Skip to Content

Digitally Traversing Global Plant Histories

Posted On October 26, 2020 | 12:12 pm | by mayw | Permalink
Virtual Plant Humanities Summer Program brought diverse disciplines, resources, and scholars together to create timely plant narratives

By May Wang

In 1999, the botanist-educators James Wandersee and Elisabeth Schussler embarked on a campaign against what they called “plant blindness,” defined as “the inability to see or notice the plants in one’s environment” and “the inability to recognize the importance of plants in the biosphere and in human affairs.”

Two decades later, the Mellon-funded Plant Humanities Initiative joins environmental scholars and activists to communicate the significance of plants to human culture. Whereas Wandersee and Schussler spread their mission with an iconic poster featuring red spectacles, the new Initiative leverages the connectivity afforded by the digital world. This summer, twelve students from across the globe and at various stages in their academic careers gathered virtually for the six-week Plant Humanities Summer Program in a shared effort to combat plant blindness.

Students came from fields as diverse as history, archaeology, anthropology, geography, literature, and performance studies. A distinguished roster of guest lecturers fostered dialogue between scientists and humanists. In the final three weeks of the workshop, participants worked in groups to enhance their digital skills and create interactive visual essays for the Plant Humanities Workbench, an open-access digital platform developed by Dumbarton Oaks in partnership with JSTOR Labs.

2020 Plant Humanities Summer Program Participants
Twelve students from across the globe and academic disciplines gathered virtually each day for the six-week Plant Humanities Summer Program.

A challenge to our perception of the importance and versatility of plants is their alleged lack of agency. As the philosopher Michael Marder argues, plant life abides by “a certain pace and rhythm of movement, which we customarily disregard, since it is too subtle for our cognitive and perceptual apparatuses to register in an everyday setting, and with which the tempo of our own lives is usually out of sync.” But close study of the global mobility of plants reveals that the seeming passivity of plants belies their catalytic role in human history. The ability to transport live plant specimens—such as rubber tree, breadfruit, or tea—aboard ships or to capture their likeness to disseminate knowledge among scholars and entrepreneurs were crucial factors that enabled colonial enterprise, the effects of which we still reckon with today. The digital medium lends itself particularly well to visualizing the diverse sources, timescales, and trajectories that make up these complex and far-reaching histories.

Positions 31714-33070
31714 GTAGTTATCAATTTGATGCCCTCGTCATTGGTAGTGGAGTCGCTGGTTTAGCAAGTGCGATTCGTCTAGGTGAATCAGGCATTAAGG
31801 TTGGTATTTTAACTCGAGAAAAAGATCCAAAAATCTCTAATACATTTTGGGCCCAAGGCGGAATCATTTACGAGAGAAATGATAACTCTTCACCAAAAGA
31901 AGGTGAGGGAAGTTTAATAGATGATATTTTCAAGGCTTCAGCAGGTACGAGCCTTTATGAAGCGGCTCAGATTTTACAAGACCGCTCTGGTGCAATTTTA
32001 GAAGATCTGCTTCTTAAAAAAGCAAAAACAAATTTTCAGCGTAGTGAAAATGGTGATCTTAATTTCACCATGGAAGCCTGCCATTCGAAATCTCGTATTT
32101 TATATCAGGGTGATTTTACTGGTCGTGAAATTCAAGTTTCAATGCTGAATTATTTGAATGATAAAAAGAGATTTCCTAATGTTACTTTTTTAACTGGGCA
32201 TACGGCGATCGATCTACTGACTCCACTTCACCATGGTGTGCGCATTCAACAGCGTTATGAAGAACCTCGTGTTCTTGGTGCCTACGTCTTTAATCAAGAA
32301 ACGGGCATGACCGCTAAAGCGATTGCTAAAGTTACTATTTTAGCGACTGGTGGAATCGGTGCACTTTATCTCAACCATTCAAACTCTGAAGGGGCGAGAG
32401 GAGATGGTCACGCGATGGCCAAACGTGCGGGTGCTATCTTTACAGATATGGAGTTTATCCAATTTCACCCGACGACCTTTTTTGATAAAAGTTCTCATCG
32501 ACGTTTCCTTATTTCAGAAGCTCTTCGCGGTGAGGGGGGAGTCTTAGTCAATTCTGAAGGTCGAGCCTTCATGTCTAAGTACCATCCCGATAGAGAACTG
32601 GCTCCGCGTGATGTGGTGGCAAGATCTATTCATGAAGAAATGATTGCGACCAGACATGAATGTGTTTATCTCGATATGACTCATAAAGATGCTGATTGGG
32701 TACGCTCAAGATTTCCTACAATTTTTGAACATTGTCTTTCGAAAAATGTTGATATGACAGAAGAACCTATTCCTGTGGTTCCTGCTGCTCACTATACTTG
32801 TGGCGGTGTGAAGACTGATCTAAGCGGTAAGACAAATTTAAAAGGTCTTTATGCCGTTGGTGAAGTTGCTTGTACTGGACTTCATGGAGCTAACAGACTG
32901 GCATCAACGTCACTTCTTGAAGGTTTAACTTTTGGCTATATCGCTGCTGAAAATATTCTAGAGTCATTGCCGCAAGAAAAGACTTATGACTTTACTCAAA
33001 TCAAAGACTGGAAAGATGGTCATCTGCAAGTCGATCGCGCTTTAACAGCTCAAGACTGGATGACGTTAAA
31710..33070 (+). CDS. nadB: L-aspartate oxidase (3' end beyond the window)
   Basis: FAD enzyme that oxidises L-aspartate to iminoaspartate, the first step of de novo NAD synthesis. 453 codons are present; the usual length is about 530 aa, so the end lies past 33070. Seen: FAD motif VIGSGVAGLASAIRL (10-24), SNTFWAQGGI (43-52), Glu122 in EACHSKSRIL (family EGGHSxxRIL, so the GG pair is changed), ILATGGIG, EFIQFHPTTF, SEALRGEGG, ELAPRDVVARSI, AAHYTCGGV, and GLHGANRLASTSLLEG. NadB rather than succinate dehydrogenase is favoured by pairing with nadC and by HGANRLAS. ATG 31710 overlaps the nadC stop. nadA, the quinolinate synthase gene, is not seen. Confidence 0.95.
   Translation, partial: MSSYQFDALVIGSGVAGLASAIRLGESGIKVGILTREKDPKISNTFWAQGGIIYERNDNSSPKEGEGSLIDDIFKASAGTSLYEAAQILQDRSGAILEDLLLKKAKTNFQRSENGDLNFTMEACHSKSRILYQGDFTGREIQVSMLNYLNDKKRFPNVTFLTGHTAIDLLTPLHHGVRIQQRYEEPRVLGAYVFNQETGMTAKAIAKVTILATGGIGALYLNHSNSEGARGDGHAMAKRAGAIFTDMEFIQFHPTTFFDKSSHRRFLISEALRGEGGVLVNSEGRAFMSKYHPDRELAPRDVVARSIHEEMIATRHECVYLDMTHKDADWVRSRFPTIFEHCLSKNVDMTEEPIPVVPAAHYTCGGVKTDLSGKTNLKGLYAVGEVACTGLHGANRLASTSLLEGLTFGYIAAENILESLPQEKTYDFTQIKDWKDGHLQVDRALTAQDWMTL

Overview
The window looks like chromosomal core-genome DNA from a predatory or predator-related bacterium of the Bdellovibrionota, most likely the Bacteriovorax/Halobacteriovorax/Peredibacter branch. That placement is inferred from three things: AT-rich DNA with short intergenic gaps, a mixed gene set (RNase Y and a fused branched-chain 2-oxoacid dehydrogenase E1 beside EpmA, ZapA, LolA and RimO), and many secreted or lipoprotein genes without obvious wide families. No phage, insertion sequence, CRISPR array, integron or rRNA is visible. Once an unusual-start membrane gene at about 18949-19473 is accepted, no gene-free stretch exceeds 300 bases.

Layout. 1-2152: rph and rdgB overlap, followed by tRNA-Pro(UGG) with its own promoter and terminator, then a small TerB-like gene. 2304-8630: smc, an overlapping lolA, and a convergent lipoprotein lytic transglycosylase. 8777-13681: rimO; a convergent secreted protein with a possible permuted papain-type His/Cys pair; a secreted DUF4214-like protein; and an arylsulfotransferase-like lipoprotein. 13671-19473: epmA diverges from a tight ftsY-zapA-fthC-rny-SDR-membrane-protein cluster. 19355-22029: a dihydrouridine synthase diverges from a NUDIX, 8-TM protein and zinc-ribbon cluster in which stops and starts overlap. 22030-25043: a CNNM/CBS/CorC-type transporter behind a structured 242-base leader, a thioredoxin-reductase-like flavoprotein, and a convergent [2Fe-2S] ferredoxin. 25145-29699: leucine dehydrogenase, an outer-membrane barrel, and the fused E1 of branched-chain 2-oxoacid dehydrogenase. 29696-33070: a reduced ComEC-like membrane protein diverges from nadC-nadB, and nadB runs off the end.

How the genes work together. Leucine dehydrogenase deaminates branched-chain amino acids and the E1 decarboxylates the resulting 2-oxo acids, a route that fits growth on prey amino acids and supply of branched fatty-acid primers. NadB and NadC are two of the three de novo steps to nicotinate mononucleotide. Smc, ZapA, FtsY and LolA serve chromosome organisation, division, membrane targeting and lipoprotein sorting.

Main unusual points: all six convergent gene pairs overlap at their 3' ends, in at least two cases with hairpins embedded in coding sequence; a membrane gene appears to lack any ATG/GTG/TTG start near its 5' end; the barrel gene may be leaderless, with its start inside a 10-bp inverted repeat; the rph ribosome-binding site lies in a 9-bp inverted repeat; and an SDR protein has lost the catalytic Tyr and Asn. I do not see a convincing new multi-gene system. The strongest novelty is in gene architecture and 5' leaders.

Over the past decade, Dumbarton Oaks has developed a number of programs for early-career humanists that emphasize skill-building, collaboration, and collections-based learning. The Plant Humanities Initiative applied this approach to the creation of visual essays for the Digital Workbench. Under the direction of Ashley Buchanan and Ron Snyder, director of research and development at JSTOR Labs, teams of participants mastered techniques of textual, visual, and spatial analysis to narrate the histories of an intriguing array of plants that included watermelon, cassava, cork tree, geranium, and dragon tree. An important goal of these case studies is to connect primary sources with secondary literature using the rich online collections of Global Plants on JSTOR, our Rare Book Collection, and the Biodiversity Heritage Library.

Composite image for Plant Humanities digital tool
Students collaborated with developers at JSTOR Labs to imagine and implement digital tools for the visual narratives.

Rather than use off-the-shelf digital tools, students collaborated with developers to imagine and implement the digital functionality they needed to embed images from primary sources and ephemera, design the flow of the interactive essays, and draw custom GeoJSON maps to visualize the mobility of each plant. By collaborating on the digital platform alongside more traditional seminar-style discussions, students had the opportunity to combine traditional and novel modes of storytelling and apply them to the cultural histories of plants.

During a summer of limited human mobility, the tempo of human life may have slowed enough for many people to register the acute environmental degradation and species extinction of recent decades, and the virtual Plant Humanities Summer Program offered opportunities to learn and implement traditional and innovative techniques for supporting this type of sustained study. Surveys have indicated a reengagement with the outdoors and nature during the pandemic, and painstaking citizen science research projects like birdwatching saw a 29 percent increase in participation this year. The summer program underscored the promise and relevance of digital fluency for humanists and gave this fluency meaningful direction, advancing the Plant Humanities mission of researching plant-human interactions and combating the inability to recognize and acknowledge the diversity and importance of plants.


May Wang is postgraduate writing and reporting fellow at Dumbarton Oaks. Images by Richard Tong, postgraduate digital media fellow.